Governance tokens are blockchain tokens that allow holders to participate in the governance of a blockchain project or protocol. This is a way of distributing power and responsibility to users on a decentralized network.
This guide will discuss what governance tokens are and how they work, as well as touching on the benefits and risks of these tokens.
What is a governance token?
Governance tokens are cryptocurrency tokens created by developers to allow holders to shape the future of the project or protocol. Token holders vote on and influence decisions that will impact the future of a project. This includes proposing or actioning new proposals, integrating new features, or altering the way the governance system itself works.
Many blockchain projects use governance tokens to establish decentralized decision-making systems. Token holders present proposals, vet them, and vote on them through an on-chain governance system executed via smart contracts. This ensures decisions made via a blockchain-based governance system are executed instantly without the need for interference or control from a centralized authority or control.
Blockchain-based governance models that use governance tokens are designed to decentralize the control and development of a project or blockchain protocol. In many cases, organizations or projects that use governance tokens to control development and introduce changes are referred to as decentralized autonomous organizations (DAOs).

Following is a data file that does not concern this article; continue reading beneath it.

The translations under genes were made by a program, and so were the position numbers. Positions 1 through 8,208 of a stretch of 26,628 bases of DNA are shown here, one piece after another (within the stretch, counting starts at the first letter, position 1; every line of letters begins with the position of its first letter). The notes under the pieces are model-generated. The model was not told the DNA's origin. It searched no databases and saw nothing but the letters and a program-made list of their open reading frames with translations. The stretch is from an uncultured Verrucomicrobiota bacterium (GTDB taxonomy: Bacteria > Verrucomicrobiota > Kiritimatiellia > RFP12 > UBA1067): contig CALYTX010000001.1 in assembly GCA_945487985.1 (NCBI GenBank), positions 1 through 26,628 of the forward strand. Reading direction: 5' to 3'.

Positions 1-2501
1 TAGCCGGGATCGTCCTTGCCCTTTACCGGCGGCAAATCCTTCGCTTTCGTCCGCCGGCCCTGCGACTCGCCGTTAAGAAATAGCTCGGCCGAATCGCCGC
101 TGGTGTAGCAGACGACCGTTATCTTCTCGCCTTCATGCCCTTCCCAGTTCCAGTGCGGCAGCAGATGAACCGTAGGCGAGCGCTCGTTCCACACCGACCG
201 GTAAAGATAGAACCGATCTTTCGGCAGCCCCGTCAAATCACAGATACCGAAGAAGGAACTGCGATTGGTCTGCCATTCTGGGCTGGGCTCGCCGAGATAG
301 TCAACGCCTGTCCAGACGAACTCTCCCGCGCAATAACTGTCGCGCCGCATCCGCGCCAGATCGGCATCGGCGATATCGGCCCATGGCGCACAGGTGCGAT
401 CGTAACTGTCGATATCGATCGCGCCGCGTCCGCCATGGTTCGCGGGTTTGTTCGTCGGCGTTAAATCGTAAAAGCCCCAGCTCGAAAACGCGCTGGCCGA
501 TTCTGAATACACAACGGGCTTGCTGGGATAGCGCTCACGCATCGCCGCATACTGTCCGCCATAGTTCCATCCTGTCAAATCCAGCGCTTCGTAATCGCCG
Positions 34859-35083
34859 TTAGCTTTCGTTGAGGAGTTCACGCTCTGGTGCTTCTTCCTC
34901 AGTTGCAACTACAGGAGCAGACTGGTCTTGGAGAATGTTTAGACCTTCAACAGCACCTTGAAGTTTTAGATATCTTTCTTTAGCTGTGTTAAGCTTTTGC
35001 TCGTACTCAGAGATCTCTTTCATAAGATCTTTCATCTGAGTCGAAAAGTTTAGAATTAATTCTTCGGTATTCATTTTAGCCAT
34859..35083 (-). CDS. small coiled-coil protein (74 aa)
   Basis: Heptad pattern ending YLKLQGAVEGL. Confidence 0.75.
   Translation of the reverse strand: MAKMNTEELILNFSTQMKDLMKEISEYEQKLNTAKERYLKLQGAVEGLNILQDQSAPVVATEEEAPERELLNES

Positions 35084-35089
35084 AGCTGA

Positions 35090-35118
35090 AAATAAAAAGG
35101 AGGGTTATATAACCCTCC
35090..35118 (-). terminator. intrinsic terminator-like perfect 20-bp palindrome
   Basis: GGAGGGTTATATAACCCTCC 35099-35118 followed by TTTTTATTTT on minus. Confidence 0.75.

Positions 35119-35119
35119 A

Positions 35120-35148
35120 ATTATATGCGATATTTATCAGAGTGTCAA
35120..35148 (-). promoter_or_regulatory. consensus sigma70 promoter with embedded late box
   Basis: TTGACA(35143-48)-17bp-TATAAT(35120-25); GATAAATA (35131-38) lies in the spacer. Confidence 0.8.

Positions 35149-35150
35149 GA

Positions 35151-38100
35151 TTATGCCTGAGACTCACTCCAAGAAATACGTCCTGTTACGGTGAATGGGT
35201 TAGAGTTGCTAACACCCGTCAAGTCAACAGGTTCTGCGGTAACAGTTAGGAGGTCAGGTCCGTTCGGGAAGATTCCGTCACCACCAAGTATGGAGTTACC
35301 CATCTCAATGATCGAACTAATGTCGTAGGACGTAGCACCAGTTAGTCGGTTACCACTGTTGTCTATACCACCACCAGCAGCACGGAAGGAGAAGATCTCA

Some projects that adopt blockchain-based governance tokens may issue tokens specifically for use only within the governance system, while others may integrate governance functionality into the native token of the blockchain.
Did You Know?
Many decentralized finance (DeFi) projects have governance tokens that give users the opportunity to capture value through the use of the token within the DeFi protocol or ecosystem. For instance, holders of the UNI token, the native token of the Uniswap decentralized exchange, will earn a portion of the protocol’s fees as reward. This is in addition to being granted democratic voting rights.
How do governance tokens work?